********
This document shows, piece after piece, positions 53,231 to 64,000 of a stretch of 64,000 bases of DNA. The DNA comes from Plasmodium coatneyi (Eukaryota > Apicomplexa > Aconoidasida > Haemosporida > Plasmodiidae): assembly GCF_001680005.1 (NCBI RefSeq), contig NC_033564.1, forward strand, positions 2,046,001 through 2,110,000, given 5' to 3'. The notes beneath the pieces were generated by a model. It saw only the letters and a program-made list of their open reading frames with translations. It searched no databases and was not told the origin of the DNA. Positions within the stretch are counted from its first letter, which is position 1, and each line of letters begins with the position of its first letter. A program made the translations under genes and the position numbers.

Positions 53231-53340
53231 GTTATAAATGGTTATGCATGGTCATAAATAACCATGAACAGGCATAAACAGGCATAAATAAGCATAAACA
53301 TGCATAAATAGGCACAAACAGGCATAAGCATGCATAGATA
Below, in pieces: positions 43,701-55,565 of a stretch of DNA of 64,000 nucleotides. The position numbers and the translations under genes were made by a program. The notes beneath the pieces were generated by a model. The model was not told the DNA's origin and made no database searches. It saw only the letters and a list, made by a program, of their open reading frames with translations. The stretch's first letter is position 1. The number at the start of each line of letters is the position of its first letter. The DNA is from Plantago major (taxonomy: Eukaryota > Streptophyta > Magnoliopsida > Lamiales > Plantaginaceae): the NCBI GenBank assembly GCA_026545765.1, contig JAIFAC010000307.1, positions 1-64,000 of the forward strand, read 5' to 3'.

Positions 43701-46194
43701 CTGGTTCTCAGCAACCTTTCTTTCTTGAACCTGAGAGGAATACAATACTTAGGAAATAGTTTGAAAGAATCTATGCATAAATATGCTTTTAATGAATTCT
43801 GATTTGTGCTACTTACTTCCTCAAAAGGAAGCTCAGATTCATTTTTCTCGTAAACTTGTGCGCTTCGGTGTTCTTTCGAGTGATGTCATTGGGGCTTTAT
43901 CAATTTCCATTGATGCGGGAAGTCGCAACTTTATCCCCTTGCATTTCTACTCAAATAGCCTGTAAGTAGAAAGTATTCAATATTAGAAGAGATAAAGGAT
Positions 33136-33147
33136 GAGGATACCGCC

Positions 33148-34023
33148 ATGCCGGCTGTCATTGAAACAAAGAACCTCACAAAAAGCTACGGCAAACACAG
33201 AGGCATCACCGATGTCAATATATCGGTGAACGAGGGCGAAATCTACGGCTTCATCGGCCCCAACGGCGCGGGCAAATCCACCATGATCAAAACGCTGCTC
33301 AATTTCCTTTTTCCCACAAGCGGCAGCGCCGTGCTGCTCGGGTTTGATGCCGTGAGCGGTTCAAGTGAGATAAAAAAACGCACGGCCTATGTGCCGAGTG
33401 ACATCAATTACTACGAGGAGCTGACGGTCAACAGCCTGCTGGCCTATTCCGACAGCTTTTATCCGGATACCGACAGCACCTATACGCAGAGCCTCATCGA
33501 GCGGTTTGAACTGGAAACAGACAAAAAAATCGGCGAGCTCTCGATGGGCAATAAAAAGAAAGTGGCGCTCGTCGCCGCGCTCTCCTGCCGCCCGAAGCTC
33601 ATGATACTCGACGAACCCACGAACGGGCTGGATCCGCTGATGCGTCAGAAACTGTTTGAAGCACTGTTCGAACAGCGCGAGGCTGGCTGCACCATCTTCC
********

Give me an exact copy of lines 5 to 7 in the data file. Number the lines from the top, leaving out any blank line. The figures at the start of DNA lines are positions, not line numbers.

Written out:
Below, in pieces: positions 43,701-55,565 of a stretch of DNA of 64,000 nucleotides. The position numbers and the translations under genes were made by a program. The notes beneath the pieces were generated by a model. The model was not told the DNA's origin and made no database searches. It saw only the letters and a list, made by a program, of their open reading frames with translations. The stretch's first letter is position 1. The number at the start of each line of letters is the position of its first letter. The DNA is from Plantago major (taxonomy: Eukaryota > Streptophyta > Magnoliopsida > Lamiales > Plantaginaceae): the NCBI GenBank assembly GCA_026545765.1, contig JAIFAC010000307.1, positions 1-64,000 of the forward strand, read 5' to 3'.

Positions 43701-46194
43701 CTGGTTCTCAGCAACCTTTCTTTCTTGAACCTGAGAGGAATACAATACTTAGGAAATAGTTTGAAAGAATCTATGCATAAATATGCTTTTAATGAATTCT